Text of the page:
1. I already have a change of NaNoWriMo plans. The story for week #3 will not be Whalesong, as previously written into the schedule, but rather There Is No Such Place As Canada. It’s a story about oppression, specifically the oppression of Canadians. It should be a riot. Week four, then, is a wildcard, in which I write any story whose plot comes to me in time, but the current candidates are either Whalesong or The Blasphemous, the Cruel, and the Weak.

2. So evidently there’s some kind of election coming up? Based on the coverage, it appears that the candidates are a notorious international anarcho-terrorist and a rapacious, black-hearted banker who wears funny underwear. Plus there are third-party candidates, who are hilarious. So I’m encouraging everyone to do their part for democracy and not vote.

3. Jim Hines has a good NaNo pep talk. So do lots of other people, for that matter. See, NaNoWriMo would be a good thing you could do instead of voting next Tuesday. I have your best interests in mind.

This time with actual Buddhism!

Japanese Buddhist monks were not allowed to eat any meat other than birds, but liked rabbit meat so much they came up with the contrived “explanation” that rabbits are actually birds, and that their ears are unusable wings. The rationale was that while moving, ther rabbits touched ground only with two feet at a time.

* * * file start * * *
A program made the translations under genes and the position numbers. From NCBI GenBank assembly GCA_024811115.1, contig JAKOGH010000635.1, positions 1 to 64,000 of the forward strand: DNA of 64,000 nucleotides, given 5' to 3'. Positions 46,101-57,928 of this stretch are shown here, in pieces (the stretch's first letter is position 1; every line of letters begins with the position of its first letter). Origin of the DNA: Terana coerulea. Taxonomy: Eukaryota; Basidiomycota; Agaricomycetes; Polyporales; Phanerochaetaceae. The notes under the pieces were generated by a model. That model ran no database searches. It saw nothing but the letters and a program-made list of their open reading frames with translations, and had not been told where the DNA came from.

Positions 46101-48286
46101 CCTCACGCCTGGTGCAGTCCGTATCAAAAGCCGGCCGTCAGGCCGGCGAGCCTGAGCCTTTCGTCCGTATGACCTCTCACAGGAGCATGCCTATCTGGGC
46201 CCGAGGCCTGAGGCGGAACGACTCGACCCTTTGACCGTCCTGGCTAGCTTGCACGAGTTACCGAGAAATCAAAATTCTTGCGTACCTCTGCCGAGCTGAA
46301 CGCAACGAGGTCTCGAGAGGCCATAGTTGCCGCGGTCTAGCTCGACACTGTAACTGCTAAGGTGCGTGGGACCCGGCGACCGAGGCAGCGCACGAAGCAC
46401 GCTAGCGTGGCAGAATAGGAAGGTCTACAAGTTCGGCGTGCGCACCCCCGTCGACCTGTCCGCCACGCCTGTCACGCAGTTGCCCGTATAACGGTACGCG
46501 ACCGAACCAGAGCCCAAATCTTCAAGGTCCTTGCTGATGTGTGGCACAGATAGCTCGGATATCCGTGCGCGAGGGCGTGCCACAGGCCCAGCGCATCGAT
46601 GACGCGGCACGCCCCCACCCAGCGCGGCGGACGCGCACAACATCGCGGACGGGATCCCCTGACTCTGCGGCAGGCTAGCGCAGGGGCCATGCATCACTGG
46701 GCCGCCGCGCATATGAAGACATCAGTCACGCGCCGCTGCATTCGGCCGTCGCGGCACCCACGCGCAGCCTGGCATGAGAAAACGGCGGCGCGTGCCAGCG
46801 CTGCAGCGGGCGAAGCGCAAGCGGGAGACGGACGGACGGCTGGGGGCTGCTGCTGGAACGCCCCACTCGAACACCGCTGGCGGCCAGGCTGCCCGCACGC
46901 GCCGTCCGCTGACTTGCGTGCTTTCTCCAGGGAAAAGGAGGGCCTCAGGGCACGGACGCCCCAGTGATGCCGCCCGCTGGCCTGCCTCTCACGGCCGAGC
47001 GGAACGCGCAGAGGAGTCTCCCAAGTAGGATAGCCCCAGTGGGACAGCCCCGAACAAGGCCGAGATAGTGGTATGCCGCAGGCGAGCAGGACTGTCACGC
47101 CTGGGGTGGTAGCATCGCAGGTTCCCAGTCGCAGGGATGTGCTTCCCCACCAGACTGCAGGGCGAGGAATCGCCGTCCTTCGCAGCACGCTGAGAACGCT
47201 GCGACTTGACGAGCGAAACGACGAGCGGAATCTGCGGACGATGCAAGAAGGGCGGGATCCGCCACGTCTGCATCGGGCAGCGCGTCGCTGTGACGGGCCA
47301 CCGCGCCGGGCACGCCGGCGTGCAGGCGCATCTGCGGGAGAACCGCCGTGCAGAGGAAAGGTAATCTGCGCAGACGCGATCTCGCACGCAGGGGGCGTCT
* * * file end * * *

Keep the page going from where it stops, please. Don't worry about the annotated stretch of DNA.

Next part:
Spring is finally (finally!) here, meaning that it’s both light enough and dry enough to bike to work again. Here in the Pacific NW I don’t worry about the cold, I just worry about the fine, insidious drizzle that will soak you and sap your will to live if you try to bike through it. But that’s all over now! Mostly! It hailed like hell’s frozen fury this afternoon and was still dripping when I had to ride home, but I took the bus most of the way and was able to tolerate the wet for the last few miles from the bus stop to my house.

In the morning I rode my bike to work the long way, with no bus–fifteen miles, down from my house to the trail along Lake Washington, connecting to the Sammamish River Trail, eight miles along the Sammamish River, and finally leaving the river to climb the hills into Redmond where I work. It’s a long, pleasant ride, mostly through parkland and river valley, past farms and woods and the occasional townhouse monstrosity. Today gave me an abundance of wildlife: two great herons, a plethora of ducks of different species, Canadian geese, a rabbit, a multitude of multicolored snails on the path, the usual assortment of crows, sparrows, robins, and songbirds, and rarest of all, a peregrine falcon carrying a branch for her nest! The peregrine falcon has been one of my favorite birds since elementary school, when I chose to do a report about them and fell in love. For a while, when people asked me what my favorite sport was, I said “falconry”, which tells you volumes about what kind of kid I was. You have to admit, they’re really beautiful birds:

Peregrine Falcon

But I’ve rarely gotten to see one in the wild, so this was a great treat.

(Made up for the grueling uphill in the last two miles to work. Almost murdered me, that hill did.)